Feedback Wanted on Bikeshare Expansion Plan

by Katie Pyzyk March 15, 2012 at 3:55 pm 3,174 40 Comments

Earlier this year, Arlington announced plans to create a six-year plan for the growth and utilization of Capital Bikeshare in the county. Now, the public is being asked to weigh in and give suggestions on the plan.

An online forum has been set up for gathering feedback about the plan, which will cover fiscal years 2013-2018. Four scenarios were created and posted on the BikeArlington website as a general guide for expansion. Users are asked to comment about the favorable and unfavorable aspects of each scenario. Designers expect that none of the existing scenarios will be strictly adopted, but rather that elements of each will contribute to the final proposal.

One of the goals of the plan is to project costs and adjust budgets accordingly. All transit agencies in Virginia are required to complete a transit development plan every six years.

Comments can be posted at the online forum until April 13. There will also be a public meeting to address expansion on March 29, from 7:00-9:00 p.m. at George Mason University’s Arlington Campus (3351 N. Fairfax Dr). The public is encouraged to attend and provide input.

  • Brian K

    I believe the correct headline would be ‘Feedback’ not ‘Feeback.’ Please proofread Katie

    • Swag

      I proofread Katie. She seems alright.

      • MC 703

        Brian, K?

        • drax

          I ate, shot, and left at that comment.

  • Heres the Video About It
  • novasteve

    What they should do is put a mini CaBi station, say 3-5 bikes several apartment/condo buildings.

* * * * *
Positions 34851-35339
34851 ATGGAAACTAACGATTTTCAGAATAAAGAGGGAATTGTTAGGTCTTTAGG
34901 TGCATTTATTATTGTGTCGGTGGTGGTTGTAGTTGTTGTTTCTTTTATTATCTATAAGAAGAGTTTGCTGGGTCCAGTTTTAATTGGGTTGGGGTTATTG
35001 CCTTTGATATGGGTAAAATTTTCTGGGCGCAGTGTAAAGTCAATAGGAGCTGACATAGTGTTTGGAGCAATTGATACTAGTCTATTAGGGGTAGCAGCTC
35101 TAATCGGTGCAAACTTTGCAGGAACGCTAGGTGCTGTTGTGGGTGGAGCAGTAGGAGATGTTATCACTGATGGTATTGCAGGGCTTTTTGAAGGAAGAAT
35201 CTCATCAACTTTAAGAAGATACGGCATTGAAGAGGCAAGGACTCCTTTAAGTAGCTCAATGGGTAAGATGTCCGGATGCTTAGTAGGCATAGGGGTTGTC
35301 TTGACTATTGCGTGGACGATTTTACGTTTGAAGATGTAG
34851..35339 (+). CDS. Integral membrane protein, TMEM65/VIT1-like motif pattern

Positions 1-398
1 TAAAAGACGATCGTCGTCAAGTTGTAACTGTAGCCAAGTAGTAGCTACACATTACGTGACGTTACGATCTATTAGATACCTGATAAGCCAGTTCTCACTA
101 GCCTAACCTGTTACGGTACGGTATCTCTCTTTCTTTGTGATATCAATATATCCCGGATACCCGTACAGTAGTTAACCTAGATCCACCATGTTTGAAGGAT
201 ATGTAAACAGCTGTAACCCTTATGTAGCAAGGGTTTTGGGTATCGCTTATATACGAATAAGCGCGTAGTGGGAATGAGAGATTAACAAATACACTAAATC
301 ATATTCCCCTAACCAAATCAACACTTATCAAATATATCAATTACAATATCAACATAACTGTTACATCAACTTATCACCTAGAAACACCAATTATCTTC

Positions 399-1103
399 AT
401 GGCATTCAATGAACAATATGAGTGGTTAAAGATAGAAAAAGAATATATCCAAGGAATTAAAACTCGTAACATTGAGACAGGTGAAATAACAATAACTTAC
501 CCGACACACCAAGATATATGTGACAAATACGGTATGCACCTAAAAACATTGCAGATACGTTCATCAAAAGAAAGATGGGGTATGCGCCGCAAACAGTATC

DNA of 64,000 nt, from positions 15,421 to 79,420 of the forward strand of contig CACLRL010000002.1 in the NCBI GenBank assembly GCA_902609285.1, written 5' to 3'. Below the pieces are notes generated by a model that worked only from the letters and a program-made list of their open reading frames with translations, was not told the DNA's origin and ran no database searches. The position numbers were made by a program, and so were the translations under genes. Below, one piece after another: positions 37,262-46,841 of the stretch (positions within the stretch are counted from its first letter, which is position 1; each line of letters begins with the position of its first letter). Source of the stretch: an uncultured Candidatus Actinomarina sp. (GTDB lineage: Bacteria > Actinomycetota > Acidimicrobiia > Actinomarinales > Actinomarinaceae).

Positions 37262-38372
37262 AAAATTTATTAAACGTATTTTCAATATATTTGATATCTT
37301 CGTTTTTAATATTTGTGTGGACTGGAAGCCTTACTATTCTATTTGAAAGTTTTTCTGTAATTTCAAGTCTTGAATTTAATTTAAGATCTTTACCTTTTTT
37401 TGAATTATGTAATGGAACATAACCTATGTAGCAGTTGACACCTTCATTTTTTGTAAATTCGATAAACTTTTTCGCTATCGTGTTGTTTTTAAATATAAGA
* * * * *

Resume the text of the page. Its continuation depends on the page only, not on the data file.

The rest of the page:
• Swag

      Problem is that big or small, all the stations require about the same amount of upkeep. There’s a lot of time/money spent shuffling bikes around from full stations to empty ones since the system fails if you can’t get a bike when you need it or return a bike when you’re done with it.

      Adding lots of small stations would increase their overhead with only minimal returns.

    • drax

      I had the same idea. Though Swag has a point. Best to put stations at the center of high-population areas.

      On the other hand, there could be a few smaller stations in outlying areas, like parks (especially parks where parking is a problem) and schools (likewise).

  • SouthArlJD

    Lately I’ve noticed Capital Bikes tooling around the Courthouse area. It actually seems like a good idea. Instead of driving or having to take a taxi or boarding a crowded train people are able to ride to their destination and get a little fresh air and exercise.

    • Michael H.

      CaBi has been expanding its coverage in the Rosslyn-Ballston corridor. There are only a few stations there now, but many more are on the way this year.

  • No Bike

    No more damn bikes, lets put a trolly line in the entire county courthouse to ballsto, its needed

    • CW

      Or have the subway run more than twice an hour on weekends as if we lived in a first world country or something.

      • Silver relief

        Metro headways on the evenings and weekends are truly terrible, and create a catch-22 where infrequent service (~20 min. headways) means fewer folks ride, and lower ridership means low motivation to decrease headways.

        WMATA needs to serve more than just commuters. Join me in challenging WMATA to advertise and run a six month pilot to decrease headways to no longer than 12 minutes on Thursday, Friday, and Sat. evenings, as well as weekends during the day, to see if they could get sufficient ridership to support that level of service.